Tag Archives: USDA

US Students say ‘We are hungry’.

Several weeks in to the new school year and whilst many schools are reporting success with the new healthier lunches, not all students are happy with them – in particular the restricted calorie counts.

Kansas school children say ‘set the policy on fire’.

The new rules say that all meals must include at least one fruit or vegetable whether the child will eat it or not, and many kids will take their fruit portion but then drop it straight into the garbage. Grains are switched to 50% wholegrain and from 2014 all will be wholegrain. Carbohydrates and protein is restricted and all milk is fat free or reduced fat.

The changes are part of the new Healthy, Hunger-Free Kids bill which came into law earlier this year and is designed to get kids eating far more healthily and to help curb frightening levels of child obesity in the US, but the calorie restrictions are a big change to what many kids are used to.

For kindergarten to 5th grade children the calories are set at 550 – 650 calories, 6th to 8th grade children get between 600 and 700 calories, and 9th to 12th grade teens are served meals of between 750 to 850 calories.

There have been some fantastic early success stories, like the Nebraska schools which have been recognised and awarded for reaching the gold standard in the Healthier U.S. School Challenge. Kitchen staff now all wear gold pins and the students were told by the USDA regional administrator that she would tell Washington politicians about their story.

Seven Lincoln district schools have all been recognised not only for their healthier lunches but also for their excellent wellbeing programmes and physical education.

But elsewhere some children are unhappy with their lunches. A CNN report here details how a Capac, Michigan school boy started posting pictures of his lunches to Facebook and began a boycott of the school cafeteria.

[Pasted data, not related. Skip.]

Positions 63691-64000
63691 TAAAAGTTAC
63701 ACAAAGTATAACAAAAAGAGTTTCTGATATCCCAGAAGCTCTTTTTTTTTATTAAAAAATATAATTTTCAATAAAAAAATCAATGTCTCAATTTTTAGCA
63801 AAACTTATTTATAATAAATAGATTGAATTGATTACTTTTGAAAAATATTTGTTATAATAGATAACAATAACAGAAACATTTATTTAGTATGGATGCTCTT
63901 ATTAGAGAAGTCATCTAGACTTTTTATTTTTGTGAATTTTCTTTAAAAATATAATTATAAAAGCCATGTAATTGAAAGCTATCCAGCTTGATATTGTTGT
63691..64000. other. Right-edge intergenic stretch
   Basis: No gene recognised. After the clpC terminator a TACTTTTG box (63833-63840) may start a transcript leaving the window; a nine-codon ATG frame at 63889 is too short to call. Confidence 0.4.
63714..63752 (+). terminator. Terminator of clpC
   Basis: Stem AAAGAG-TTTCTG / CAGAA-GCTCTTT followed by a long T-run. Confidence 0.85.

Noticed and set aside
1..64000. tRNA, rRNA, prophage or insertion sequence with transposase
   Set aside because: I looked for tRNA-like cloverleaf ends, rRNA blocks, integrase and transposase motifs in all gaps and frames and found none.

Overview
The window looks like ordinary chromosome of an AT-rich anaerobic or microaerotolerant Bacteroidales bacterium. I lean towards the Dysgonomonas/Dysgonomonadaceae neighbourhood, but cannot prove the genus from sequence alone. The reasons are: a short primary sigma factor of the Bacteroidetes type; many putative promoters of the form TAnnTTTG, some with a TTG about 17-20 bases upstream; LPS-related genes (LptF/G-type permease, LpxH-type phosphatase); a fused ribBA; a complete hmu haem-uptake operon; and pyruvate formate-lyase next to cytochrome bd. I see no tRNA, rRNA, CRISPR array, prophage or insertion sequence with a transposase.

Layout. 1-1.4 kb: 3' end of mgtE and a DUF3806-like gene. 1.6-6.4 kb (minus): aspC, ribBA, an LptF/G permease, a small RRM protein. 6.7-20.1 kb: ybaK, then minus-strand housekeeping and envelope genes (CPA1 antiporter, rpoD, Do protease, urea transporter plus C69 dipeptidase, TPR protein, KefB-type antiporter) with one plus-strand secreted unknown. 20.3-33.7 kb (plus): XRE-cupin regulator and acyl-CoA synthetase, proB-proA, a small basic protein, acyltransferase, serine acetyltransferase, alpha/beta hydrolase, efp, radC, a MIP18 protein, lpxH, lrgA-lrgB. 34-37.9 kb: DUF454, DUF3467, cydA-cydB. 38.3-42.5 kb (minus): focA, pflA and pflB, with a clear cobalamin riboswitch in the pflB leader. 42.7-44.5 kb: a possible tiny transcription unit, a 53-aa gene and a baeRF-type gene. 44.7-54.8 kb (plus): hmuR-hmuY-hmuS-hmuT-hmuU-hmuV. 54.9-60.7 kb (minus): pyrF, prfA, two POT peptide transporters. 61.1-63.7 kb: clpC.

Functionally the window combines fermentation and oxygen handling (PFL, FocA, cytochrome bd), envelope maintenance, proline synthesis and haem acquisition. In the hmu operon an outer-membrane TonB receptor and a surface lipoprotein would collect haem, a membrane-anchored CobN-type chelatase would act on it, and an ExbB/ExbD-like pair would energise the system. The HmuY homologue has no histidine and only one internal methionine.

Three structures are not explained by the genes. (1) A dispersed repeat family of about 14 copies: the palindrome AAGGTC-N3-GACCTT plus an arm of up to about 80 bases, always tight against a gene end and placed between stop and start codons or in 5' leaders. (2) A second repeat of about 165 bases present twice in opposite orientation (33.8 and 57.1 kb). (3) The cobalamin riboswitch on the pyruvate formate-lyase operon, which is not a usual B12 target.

Similarly in Parsippanny New Jersey 1,000 students boycotted their school canteen bringing lunch bags instead. The children say they are left hungry by their restricted calorie meals. Moves like this could be disastrous for school caterers who will need to act fast to change things around or face big financial losses.

Meanwhile a YouTube music video called We Are Hungry has received almost a million hits. The video which is a spoof of the song We Are Young was put together by students at a Kansas school who say their new meals are not filling and they go home feeling hungry.

UK caterers have faced a similar – well publicised – early backlash to healthier school meals. Perhaps they can offer their US counterparts some advice on how to cope with bad news stories like this and act quickly to get their students back on side and in the dining halls.

We Are Hungry

What calorie restrictions?

Having posted today about the calorie restrictions the USDA have imposed on school lunches in the United States, and chatted on Twitter with Victoria McGowan a PhD candidate at Durham University who is studying the relationship between school food and childhood obesity, I thought I would post this short clip taken from a BBC 2 documentary this week called Eat, Fast, and Live Longer which investigated whether a diet that included fasting or extreme calorie restriction could have dramatic effects on a person’s weight and health.